Baltimore’s Example in Stark Contrast to California’s Epidemic
Jul 23, 2010

By Christine Vara
There are times when I feel so fortunate to live in this country.  Then there are days when I wonder what some Americans are thinking.  Yesterday, the vaccine related news gave me an equal sense of hope vs. despair. 
In Baltimore yesterday, there was a celebration announcing the city as one of six American cities that have been the most successful in improving childhood immunization rates.  Yet, in CA, news persisted regarding an epidemic of pertussis, the resulting death of the sixth infant this year as a result of this disease, and the concern that low vaccination rates in the state are a significant contributor to the epidemic.   
The hope came in reading an article in the Baltimore Sun, in which Dr. Beilenson details how the city of Baltimore went from a 60% immunization rate for school aged children in the mid-90’s, to an impressive 99.5% rate today.  Knowing the low immunization rates resulted from a lack of enforcement of state law by the school system, Dr. Beilenson, who was the health commissioner at the time, collaborated with the mayor and the Superintendent of Schools to enforce automatic exclusion of un-vaccinated students.  Support from the State’s Attorney pressured parents of kids who were not in school to also adhere to the school vaccine requirements.  These steps were combined with massive citywide immunization clinics, and their efforts proved successful. 
Within a matter of months, Baltimore’s school-age immunization rate jumped to 99.5 percent.  The gains, he claims, have been maintained by strong immunization programs, such as community-based centers and outreach vehicles.  With the current high immunization rates in Baltimore, public health officials no longer worry about the mini-epidemics of measles and mumps that had affected hundreds of Baltimore kids and families in years past.  The formula for success, according to Dr. Beilenson, was the determination of public health advocates who were able to effectively work with political leaders to influence immunization coverage.
In another example, organizations like the GAVI Alliance (Global Alliance for Vaccines and Immunisation), have also had a major influence on improving children’s health worldwide.  Their accomplishments are impressive.  In their first ten years, they have enabled 250 million children to be vaccinated, thereby averting an estimated 5 million early deaths.  This alliance is a successful strategic global partnership: a collaboration between private and public sectors.  Various governments, private sector philanthropists (such as the Bill & Melinda Gates Foundation), the financial community, vaccine manufacturers, research and technical institutes, organizations like the World Health Organization (WHO), the United Nations Children’s Fund (UNICEF) and the World Bank, all play a role in this alliance which helps to improve children’s health worldwide.  It is very promising to see the progress they have made and their successes should give us hope.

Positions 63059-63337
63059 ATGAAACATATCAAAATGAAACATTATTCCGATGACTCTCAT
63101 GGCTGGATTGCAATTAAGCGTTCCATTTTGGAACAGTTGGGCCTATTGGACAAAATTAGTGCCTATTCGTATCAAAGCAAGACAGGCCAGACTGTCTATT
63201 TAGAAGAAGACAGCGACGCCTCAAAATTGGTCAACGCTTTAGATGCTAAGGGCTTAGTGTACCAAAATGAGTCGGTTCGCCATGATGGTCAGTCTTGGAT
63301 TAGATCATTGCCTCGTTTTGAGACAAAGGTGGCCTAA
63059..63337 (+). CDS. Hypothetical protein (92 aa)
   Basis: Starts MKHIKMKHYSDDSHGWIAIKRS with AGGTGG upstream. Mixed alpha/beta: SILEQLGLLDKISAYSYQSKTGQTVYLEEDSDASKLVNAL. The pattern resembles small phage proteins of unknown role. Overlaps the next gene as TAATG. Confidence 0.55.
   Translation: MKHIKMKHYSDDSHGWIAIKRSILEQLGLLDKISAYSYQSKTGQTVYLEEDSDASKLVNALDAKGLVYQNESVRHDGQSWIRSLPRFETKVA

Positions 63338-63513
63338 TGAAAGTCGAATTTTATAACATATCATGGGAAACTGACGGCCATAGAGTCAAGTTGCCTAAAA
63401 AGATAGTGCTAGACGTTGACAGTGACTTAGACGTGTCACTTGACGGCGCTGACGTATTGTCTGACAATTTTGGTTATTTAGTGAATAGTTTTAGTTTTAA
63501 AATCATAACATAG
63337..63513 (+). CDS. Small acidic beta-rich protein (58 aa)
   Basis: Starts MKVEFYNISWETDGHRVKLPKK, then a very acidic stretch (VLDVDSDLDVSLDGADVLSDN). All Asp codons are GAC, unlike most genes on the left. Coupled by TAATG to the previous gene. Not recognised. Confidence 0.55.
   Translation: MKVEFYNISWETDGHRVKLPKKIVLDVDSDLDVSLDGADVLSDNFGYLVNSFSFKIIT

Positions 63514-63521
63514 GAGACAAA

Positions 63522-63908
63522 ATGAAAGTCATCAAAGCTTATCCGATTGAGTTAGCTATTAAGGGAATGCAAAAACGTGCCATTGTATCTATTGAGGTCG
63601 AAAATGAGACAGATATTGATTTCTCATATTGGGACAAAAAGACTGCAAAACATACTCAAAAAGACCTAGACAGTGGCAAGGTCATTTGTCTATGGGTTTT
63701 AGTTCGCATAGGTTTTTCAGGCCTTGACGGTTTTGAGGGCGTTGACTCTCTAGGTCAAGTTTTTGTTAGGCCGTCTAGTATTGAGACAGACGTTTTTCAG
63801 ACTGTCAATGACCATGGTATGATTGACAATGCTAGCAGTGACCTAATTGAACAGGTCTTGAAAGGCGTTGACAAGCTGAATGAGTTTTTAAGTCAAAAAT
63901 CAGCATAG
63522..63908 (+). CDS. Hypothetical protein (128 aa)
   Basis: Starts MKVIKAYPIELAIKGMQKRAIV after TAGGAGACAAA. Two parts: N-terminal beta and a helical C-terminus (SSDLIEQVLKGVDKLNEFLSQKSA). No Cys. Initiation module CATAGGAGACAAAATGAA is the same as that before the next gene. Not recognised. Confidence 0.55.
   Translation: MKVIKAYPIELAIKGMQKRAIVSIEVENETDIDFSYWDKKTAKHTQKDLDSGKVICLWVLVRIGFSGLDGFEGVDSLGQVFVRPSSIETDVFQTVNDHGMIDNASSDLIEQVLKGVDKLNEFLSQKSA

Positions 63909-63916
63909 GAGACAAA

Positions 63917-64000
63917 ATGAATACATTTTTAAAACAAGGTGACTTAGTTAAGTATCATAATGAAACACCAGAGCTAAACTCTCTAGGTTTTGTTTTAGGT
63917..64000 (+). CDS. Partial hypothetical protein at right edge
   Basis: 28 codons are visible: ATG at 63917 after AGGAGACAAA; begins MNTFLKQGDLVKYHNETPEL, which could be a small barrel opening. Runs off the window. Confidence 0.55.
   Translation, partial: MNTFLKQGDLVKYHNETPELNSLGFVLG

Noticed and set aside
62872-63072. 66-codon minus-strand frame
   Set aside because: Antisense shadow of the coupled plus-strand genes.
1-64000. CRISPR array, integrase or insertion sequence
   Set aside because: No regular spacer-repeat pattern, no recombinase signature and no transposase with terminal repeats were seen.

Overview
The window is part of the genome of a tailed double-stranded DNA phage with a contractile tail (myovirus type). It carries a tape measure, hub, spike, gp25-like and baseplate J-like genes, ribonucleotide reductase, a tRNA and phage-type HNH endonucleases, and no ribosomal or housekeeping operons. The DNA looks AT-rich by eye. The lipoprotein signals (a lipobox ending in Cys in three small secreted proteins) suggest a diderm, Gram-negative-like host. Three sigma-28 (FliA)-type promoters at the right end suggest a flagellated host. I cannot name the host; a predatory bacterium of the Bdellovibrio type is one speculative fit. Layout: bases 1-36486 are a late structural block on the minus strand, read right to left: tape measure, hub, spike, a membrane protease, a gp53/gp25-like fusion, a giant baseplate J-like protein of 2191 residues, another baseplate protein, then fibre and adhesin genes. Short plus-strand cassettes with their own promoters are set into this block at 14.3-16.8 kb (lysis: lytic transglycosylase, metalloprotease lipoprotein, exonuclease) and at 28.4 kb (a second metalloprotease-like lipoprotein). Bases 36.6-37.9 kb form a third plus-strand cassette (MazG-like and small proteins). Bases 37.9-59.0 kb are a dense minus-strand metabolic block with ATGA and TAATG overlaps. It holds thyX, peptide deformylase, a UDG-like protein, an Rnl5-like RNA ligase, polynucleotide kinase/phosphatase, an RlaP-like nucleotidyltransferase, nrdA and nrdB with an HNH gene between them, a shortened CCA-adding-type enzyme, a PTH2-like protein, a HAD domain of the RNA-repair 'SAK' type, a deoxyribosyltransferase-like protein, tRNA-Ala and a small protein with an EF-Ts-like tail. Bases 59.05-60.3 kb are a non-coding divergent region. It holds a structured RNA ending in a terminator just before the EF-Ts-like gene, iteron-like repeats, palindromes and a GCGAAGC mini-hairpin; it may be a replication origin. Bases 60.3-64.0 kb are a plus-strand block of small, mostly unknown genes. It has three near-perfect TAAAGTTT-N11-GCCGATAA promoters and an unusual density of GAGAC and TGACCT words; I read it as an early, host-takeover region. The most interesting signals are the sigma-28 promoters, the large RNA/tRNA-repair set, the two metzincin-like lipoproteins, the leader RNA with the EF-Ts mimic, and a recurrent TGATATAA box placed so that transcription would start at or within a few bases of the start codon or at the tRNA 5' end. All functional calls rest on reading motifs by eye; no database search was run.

But, like turning the pages of history, we continue to see despair.  There are still many children in various countries who are suffering, while recent headlines out of California continue to raise concerns over a pertussis outbreak here in the states.  Health officials expect this to be the worst epidemic of the contagious disease in the stateof CA  in 50 years.  The pertussis epidemic has already claimed the life of six infants this year, and nearly 1,500 whooping cough (pertussis) cases have been reported this year, which is  nearly five times the number of cases reported last year.  Health officials warned that low vaccination rates among U.S. adults (less than 6 percent nationally) and vaccine refusal from parents for their children, are contributing factors that are endangering the lives of infants too young to be immunized.
Although we live in a country where we have the money, the means and the education to know how to protect ourselves and our children, diseases it is obvious that diseases like pertussis continue to infect our population and claim the lives of infants.  The city of Baltimore and the GAVI Alliance are clear examples of how public health advocates can effectively work with political leaders to influence immunization coverage and protect children from vaccine preventable diseases.  Hopefully areas, like those in CA and other states, who are witnessing a rise in pertussis, can use these examples as a model to quickly address the issue with a boost in immunization rates. 
Listed below are a few recent articles that detail the CA pertussis epidemic.  Share this information to help us spread the word that adolescents and adults should be getting a Tdap booster and let us know what you are doing to get the word out by commenting below.    

 “Whooping Cough Epidemic Hits California” WebMD  (July 21, 2010)
Infant dies of whooping cough, third confirmed death this year in L.A. County, sixth in state” Los Angeles Times (July 20, 2010)
 “Marin Vaccine Fears May Be Linked to Illness Outbreak” NBC – Bay Area (July 20, 2010)
“California Whooping Cough Outbreak May Be Worst In 50 Years” U.S. News (MD) (July 20, 2010)
“Whooping cough epidemic grows; California, Monterey County officials urge vaccine for women, seniors” The Californian (July 20, 2010)
 “Whooping Cough: Low Adult Vaccination Rates Makes Infants More Vulnerable” New America Media  (July 17, 2010)
 “Coughing Up the Facts on Pertussis (Whooping Cough) – Dr. Glenn D. Braunstein” The Huffington Post (July 12, 2010)

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